Have you ever wanted to add shading to a drawing of yours but just didn’t know where to begin?
Learning how to draw people is a skill that so many budding artists yearn to master. Mastering the shading techniques on a drawing can be daunting. In fact, the prospect of completing an entire shading project is nothing short of terrifying for some people.
The best way to get over this hurdle is to realize one basic thing: art is a skill that can be honed over time and with the right amount of practice. When it comes to drawing, particularly when it comes to drawing people, there is no such thing as “talented artist” versus “untalented artist”.
Everyone has a little artist in them. It’s all about finding a way to open that portal to your imagination. The great thing about art, and shading in particular, is that no two people will hone their skills in the same way. You can learn the basic techniques associated with shading and put your own spin on them. Creating an amazing drawing is all about portraying the way you perceive things. Exploring the various types of shading is a bit like a journey of self-discovery, in a way.
In the following sections, I will share with you five shading techniques. As you read about each one, just know that there are no hard and fast rules saying you HAVE to shade one way over another. Experiment with each and learn how to love the shading process, and in no time you will have mastered the shading process in a way that is entirely your own!
Contour shading is a technique that is all about following the natural lines of your drawing. This particular technique enables you to use your pencil to enhance shadows, light, and depth in your art.
The best way to go about it is to complete your line drawing, and then follow the natural lines of the object (or feature or person) you have created. Use a softer pencil for dark shadows and a hard pencil for the lighter, less defined areas.
The great thing about contour shading is the amount of freedom you have when completing your pencil drawing. If you prefer a precise approach, use this to your advantage by paying close attention to each and every line. If you prefer a free and abstract sort of approach, you have the opportunity to be as relaxed as you want to be.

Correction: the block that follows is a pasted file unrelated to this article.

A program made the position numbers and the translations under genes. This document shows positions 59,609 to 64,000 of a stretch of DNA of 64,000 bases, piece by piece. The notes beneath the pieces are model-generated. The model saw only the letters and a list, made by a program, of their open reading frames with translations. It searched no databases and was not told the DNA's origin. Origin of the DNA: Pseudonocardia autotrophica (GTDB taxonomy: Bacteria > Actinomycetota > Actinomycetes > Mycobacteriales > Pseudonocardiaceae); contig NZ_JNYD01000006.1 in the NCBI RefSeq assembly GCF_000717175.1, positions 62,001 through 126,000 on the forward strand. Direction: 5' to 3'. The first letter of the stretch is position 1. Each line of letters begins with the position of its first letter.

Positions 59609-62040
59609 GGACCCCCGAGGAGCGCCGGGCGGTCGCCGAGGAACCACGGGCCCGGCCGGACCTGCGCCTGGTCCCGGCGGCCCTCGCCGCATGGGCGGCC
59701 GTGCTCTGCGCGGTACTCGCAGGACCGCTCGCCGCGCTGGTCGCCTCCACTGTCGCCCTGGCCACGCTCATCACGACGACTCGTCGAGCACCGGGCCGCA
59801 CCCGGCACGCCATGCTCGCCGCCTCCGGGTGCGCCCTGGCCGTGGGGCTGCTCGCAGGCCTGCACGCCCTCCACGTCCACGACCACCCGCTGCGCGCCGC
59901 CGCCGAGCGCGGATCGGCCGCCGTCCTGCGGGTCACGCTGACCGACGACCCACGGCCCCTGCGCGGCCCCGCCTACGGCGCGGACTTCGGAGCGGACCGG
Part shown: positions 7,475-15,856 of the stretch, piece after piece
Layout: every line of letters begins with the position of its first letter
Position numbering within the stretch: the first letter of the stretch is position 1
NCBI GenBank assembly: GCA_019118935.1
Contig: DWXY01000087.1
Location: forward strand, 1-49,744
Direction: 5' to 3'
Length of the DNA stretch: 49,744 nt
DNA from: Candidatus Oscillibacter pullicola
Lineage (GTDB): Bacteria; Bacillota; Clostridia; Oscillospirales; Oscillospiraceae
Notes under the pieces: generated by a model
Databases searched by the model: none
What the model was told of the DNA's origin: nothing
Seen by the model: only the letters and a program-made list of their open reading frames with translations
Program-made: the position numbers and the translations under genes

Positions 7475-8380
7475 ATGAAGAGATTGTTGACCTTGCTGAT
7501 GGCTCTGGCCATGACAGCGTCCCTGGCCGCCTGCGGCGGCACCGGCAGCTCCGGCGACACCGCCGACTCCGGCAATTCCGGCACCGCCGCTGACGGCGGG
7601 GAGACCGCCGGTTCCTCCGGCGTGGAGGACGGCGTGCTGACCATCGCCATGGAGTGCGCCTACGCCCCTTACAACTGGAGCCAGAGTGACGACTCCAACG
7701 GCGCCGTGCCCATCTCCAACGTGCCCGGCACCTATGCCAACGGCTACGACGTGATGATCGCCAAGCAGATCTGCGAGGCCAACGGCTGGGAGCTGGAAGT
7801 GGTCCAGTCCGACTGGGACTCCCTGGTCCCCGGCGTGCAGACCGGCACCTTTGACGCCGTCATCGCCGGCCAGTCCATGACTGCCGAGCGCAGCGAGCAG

When implementing this style, be sure to take your perspective into account. Draw the object exactly as you see it, not how you think someone else would see it from their angle.
In order to achieve the look you are going for, consider first drawing a set of thin, parallel lines uniformly in the same direction. In order to make certain sections appear darker, go over them with again and again, until you achieve the desired shade.
All you need to master this technique is lots of practice and a steady hand. If the lines are too harsh for your taste, try going over them with a soft brush or tortillon. By blending out the lines you will be able to create a much smoother, subtler look.
Essentially, this technique involves one set of lines overlapping another. Think about it as creating a sort of penciled patchwork.
When you do cross-hatched shading, you will soon learn that you achieve lighter and darker tones by spacing your “squares” differently. When the spaces between the lines are larger, more white shows through and this creates a much lighter look. When the spaces are closer together, the shading is denser and therefore looks quite a bit darker and generally more solid.
Of all the shading techniques, this one is probably more likely to engage your inner child. Essentially, scumbling is used to describe a random, figure-eight style scribble that repeats over and over to create light and dark shades in a pencil drawing.
Space your scumbled shading a bit further apart to shade in curly hair or fabrics. Squeeze them closer together for darker, more solid shades. The harder you press, the darker your scumbling will be.
This particular technique is often used with abstract drawings, cartoons or caricatures. Use scumbling when you want to throw the usual rules to the wayside and explore the sillier side of artistry.
To create darker shadows and tones, these dots will be denser and darker. For a lighter effect, the dots should be spaced more sparsely.
It is probably best to practice stippling with a soft B pencil as this is more likely to adhere to the paper. The darker the pencil, the more dramatic the effect will be.
The best way to get uniformly-sized dots on your paper would be to press the graphite nib down and then twist. Do your best to use a completely straight up and down motion; this will prevent an unwanted smudging on the page. To avoid further smudging when you move your hand, try placing a piece of tissue or another piece of paper under your wrist.
True Artistry Comes with a Price
The price you pay for gorgeous shading is this: a good old dose of repetition. If you dream of perfecting any shading technique in the book, you need to spend a fairly large amount of time on honing your skills. It is probably comforting to know that you are probably going to find one particular technique that accurately reflects your style and personality.
Many artists find the prospect of learning these shading techniques to be uncomfortably daunting. The fact of the matter is that none of this should be stressful. Take the time to use each one of these techniques in one of your drawings. Keep using them and you’ll soon see that they will become second nature.